Stormy times

Stormont, Northern Ireland

Unionists have lost their Stormont majority for the first time as uncertainty grows, writes Adrianne Peltz

Last month saw voters in Northern Ireland return to the ballot boxes for the second assembly elections in the space of just 10 months. Northern Ireland’s democracy has a reputation for being difficult to explain to outsiders – as the media coverage and conflicting opinions around the recent death of former IRA commander turned deputy first minister, Martin McGuinness, shows. Once again this snap election has left secretary of state James Brokenshire bewildered by events and seemingly ineffective in its aftermath.

In what was to become his final political act, the precarious power-sharing between Sinn Féin and the Democratic Unionist party was rocked when McGuinness resigned on 9 January in a revolt against the refusal of DUP first minister Arlene Foster to temporarily step aside during an independent enquiry into the botched renewable heat incentive scandal. Foster had presided over the scheme as minister for enterprise trade and investment, with an estimated cost of £1bn over the next 20 years, after a whistleblower revealed officials failed to put in cost controls – leading to a £400m overspend. With no compromise in sight, and Brokenshire failing to broker a deal, McGuinness’ resignation automatically triggered March’s election.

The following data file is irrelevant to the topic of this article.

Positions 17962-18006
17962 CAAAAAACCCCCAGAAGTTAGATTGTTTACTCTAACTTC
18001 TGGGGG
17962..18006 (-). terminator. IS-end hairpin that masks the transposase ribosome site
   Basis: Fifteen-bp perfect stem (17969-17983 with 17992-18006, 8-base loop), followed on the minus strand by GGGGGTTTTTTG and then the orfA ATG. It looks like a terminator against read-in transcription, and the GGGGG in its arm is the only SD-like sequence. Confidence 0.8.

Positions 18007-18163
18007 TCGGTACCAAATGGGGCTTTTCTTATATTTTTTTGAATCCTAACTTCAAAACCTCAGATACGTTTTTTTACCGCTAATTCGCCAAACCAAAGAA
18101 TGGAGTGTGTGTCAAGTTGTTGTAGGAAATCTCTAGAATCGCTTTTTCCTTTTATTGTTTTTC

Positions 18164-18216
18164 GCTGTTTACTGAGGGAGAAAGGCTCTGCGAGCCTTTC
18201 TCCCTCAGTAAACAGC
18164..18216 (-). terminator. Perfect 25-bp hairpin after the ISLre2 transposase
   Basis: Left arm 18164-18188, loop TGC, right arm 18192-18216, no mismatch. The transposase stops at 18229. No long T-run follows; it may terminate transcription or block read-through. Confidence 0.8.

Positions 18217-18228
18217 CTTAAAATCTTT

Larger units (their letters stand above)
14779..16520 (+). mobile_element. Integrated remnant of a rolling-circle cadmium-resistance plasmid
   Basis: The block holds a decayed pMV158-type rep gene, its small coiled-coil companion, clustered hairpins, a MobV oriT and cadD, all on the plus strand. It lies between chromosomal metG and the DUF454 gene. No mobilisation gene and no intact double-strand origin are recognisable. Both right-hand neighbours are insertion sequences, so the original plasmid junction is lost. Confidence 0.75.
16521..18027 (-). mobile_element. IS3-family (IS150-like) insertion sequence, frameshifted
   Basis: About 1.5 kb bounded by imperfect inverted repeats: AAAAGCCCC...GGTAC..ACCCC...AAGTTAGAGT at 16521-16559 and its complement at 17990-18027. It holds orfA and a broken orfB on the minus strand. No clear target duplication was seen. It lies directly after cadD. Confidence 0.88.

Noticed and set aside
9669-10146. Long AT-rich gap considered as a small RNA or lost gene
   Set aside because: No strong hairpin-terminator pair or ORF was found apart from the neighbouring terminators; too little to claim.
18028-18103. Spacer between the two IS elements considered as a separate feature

This election also whittled down the number of members of the legislative assembly, going from 108 seats to 90, a reduction from six MLAs to five across each of the 18 constituencies. With decline in voter participation every year since the record 70 per cent turnout in 1998’s watershed election, the fear of election fatigue and voter apathy was palpable.

However voters came out in the biggest numbers in a decade with a 65 per cent turnout – a 10 point increase from just 10 months ago. Most significantly, the nationalist community regrouped at the ballot box over perceived arrogance in the DUP’s handling of the RHI scandal and their blocking an Irish Language Act.

Unionists were the biggest losers, losing both votes and proportion of the newly reduced assembly. The DUP maintained just 28 and the Ulster unionists just 10, prompting the resignation of their party leader Mike Nesbitt. This marks a significant transformation in Northern Ireland’s politics, as the first time unionist parties have not won a majority of seats. Sinn Féin, under the new leadership of Michelle O’Neill, emerged with 27 seats, managing to avoid a backlash for triggering what many called an unnecessary election. Labour’s sister party, the Social Democratic and Labour party, defied the peculiarities of single transferrable vote, maintaining 12 seats – with a nail biting count in Lagan Valley that saw Pat Catney clinch the final spot to unseat the DUP incumbent with transfers from the UUP. The Alliance party, who are neither unionist nor nationalist, also held fast at eight seats.

The DUP’s loss of seats prevents it from unilaterally using the petition of concern mechanism, which they frequently use to block bills such as the introduction of same-sex marriage and abortion. With the main two parties effectively in mourning – one for their former leader and the other their former assembly stronghold – the immediate fallout has been tense, and a third election may not be out of the question.

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Adrianne Peltz is a Labour member and human rights campaigner in Northern Ireland. She tweets at @adi_peltz

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